We're not arguing about KCRA changing their antenna. We all know that's not going to happen. The argument is about whether KCRA's antenna is causing his lack of reception. I've presented evidence that I believe shows KCRA's signal is adequate in the direction of Pollock Pines. He believes otherwise but he has not presented any evidence to support that claim. Linking to data sheets (which don't support the claim anyway) and appeal to authority (himself) is not evidence.

Even if KCRA is weaker at his location, it's more likely it has to do with what is between his antenna and the transmitter (vegetation) than it is the KCRA antenna.

Chuck
 

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Even if KCRA is weaker at his location, it's more likely it has to do with what is between his antenna and the transmitter (vegetation) than it is the KCRA antenna.
Nothing but sky (as I have said before, my 91XG is pointed upward above the trees and hills where multipath DOES NOT EXIST.)
 

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upward above the trees and hills
Okay, now I can join the ranks of the confused. Why would your antenna be aimed upward? I was under the impression (possibly mistaken) you were at a high elevation overlooking the valley.

- Trip
 

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Okay, now I can join the ranks of the confused. Why would your antenna be aimed upward? I was under the impression (possibly mistaken) you were at a high elevation overlooking the valley.

- Trip
After extensive antenna placement trials, I found my 91XG performed best at ground level with the antenna pointing upward at about 30 or 40 degrees or so. Signal reflected off the ground and reaching the 91XG perpendicular to the antenna also provides additional signal and boosts reception strength, demonstrated by blocking the side of the antenna from the ground with metal siding which cuts off the additional signal and reception. Signal paths curve in the atmosphere due to air temperature and density gradients which affect the speed of light resulting in faster and slower wave propagation speeds differing between the higher and lower portions of the wave, bending the wave and it's path. UHF signals transmitted upward from Walnut Grove towers roughly follow earth's curvature initially upward, then head downward and happen to arrive at my location from the sky. My antenna is at about 3200 ft. You don't aim your antenna straight downward to where you might visually see the tower. You aim your antenna along the path the signal travels to your antenna. Since the path resides above in the sky, there are no objects along the way to create multipath. And Chuck can't seem to accept that scientific reality.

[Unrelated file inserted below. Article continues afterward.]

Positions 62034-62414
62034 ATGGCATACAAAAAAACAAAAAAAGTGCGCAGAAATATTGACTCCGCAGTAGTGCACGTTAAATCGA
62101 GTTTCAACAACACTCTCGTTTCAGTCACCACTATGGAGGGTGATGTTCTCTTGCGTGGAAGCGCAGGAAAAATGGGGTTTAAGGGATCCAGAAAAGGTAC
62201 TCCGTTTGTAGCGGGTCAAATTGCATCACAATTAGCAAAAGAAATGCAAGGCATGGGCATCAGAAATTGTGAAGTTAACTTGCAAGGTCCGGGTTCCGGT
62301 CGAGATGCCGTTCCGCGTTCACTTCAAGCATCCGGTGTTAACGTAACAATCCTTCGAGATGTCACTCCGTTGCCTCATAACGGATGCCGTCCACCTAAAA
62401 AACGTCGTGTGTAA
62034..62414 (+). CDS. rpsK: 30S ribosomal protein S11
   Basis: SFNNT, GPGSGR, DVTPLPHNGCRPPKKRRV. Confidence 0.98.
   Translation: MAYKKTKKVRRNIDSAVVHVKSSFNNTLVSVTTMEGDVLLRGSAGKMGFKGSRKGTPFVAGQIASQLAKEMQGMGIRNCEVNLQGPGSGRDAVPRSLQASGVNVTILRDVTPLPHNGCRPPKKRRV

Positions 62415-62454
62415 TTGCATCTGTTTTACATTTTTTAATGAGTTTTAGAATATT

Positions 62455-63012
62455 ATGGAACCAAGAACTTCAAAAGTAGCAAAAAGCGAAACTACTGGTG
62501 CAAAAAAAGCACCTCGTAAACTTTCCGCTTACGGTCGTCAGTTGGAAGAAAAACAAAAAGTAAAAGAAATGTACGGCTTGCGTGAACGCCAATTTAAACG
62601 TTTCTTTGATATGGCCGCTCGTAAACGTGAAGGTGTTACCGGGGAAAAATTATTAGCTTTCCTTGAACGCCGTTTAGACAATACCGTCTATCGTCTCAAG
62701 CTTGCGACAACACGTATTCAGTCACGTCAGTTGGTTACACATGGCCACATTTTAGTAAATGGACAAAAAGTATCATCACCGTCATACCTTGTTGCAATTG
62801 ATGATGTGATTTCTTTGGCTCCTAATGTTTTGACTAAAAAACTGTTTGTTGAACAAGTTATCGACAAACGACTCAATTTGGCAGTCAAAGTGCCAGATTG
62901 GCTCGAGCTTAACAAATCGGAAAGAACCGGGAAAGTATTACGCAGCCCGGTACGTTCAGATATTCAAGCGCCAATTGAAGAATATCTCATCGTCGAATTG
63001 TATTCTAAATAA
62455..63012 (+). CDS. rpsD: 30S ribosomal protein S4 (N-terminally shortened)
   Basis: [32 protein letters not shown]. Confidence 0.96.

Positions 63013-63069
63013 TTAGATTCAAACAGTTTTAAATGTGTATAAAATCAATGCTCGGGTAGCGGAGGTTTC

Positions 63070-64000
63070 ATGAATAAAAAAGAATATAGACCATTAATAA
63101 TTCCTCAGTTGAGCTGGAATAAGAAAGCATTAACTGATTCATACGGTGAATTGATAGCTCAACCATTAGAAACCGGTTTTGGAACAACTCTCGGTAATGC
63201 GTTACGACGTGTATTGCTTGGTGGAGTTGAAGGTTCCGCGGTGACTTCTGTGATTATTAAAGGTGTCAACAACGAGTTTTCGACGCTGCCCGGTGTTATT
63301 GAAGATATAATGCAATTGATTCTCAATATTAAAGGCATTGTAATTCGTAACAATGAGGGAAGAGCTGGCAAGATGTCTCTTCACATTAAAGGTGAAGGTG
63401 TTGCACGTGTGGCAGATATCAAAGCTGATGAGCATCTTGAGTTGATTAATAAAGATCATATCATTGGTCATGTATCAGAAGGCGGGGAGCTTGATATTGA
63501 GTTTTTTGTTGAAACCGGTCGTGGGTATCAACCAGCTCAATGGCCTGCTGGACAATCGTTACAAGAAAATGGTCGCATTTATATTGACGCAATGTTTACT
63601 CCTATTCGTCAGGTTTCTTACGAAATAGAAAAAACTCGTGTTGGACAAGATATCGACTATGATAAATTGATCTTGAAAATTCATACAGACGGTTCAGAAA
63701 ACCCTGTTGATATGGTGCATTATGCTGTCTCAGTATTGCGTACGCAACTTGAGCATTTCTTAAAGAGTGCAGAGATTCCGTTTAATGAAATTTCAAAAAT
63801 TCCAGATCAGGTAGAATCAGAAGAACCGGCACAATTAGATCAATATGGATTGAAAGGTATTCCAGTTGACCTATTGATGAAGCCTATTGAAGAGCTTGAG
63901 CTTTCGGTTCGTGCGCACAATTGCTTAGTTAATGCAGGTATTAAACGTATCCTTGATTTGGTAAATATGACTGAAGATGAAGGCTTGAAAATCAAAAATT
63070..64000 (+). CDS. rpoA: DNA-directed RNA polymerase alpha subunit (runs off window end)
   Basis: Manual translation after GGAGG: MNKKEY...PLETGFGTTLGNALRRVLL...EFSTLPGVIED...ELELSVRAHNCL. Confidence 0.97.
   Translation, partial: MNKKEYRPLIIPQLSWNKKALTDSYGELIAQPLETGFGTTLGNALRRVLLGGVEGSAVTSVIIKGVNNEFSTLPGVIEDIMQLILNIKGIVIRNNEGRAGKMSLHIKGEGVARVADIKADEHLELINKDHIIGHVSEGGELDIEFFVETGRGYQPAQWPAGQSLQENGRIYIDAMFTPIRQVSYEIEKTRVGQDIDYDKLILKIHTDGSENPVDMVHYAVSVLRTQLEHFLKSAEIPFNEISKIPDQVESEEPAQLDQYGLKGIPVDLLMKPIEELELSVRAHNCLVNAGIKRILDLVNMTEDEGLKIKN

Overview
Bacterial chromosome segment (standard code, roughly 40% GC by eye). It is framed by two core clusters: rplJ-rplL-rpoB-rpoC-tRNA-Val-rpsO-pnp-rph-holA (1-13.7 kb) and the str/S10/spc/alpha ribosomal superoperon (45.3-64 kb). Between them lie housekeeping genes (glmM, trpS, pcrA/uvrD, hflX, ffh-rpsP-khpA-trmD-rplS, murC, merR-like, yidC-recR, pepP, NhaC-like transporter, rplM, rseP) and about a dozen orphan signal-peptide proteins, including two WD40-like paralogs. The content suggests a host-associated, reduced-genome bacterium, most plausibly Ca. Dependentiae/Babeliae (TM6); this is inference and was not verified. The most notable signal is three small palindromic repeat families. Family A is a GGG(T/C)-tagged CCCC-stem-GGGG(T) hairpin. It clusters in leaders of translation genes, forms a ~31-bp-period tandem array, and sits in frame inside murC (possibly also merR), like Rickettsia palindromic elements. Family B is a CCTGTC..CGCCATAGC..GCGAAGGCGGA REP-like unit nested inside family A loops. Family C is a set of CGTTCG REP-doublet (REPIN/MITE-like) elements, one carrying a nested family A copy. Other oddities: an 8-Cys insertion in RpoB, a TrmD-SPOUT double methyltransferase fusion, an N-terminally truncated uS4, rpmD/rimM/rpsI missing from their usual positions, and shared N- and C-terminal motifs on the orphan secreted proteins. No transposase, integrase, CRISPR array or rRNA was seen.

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Nothing but sky (as I have said before, my 91XG is pointed upward above the trees and hills where multipath DOES NOT EXIST.)
Okay, now I can join the ranks of the confused. Why would your antenna be aimed upward? I was under the impression (possibly mistaken) you were at a high elevation overlooking the valley.

- Trip

Because as he just posted, he believes the signals take a magical 45 degree downward bend. :D There's another post somewhere in the past (good luck finding it) where he told me his antennas are pointed 45 degrees up into the sky because that's where the signals are coming from. :confused: I don't know exactly what is happening, but I'm sure this is a complete misinterpretation of the situation.

So now we know there are trees and hills between him and the transmitters. All bets are off in this situation. Almost anything is possible. I think that when you don't have LOS it is common for one or two stations to be more problematic than all the others.

Chuck
 

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I remember when this thread was actually useful.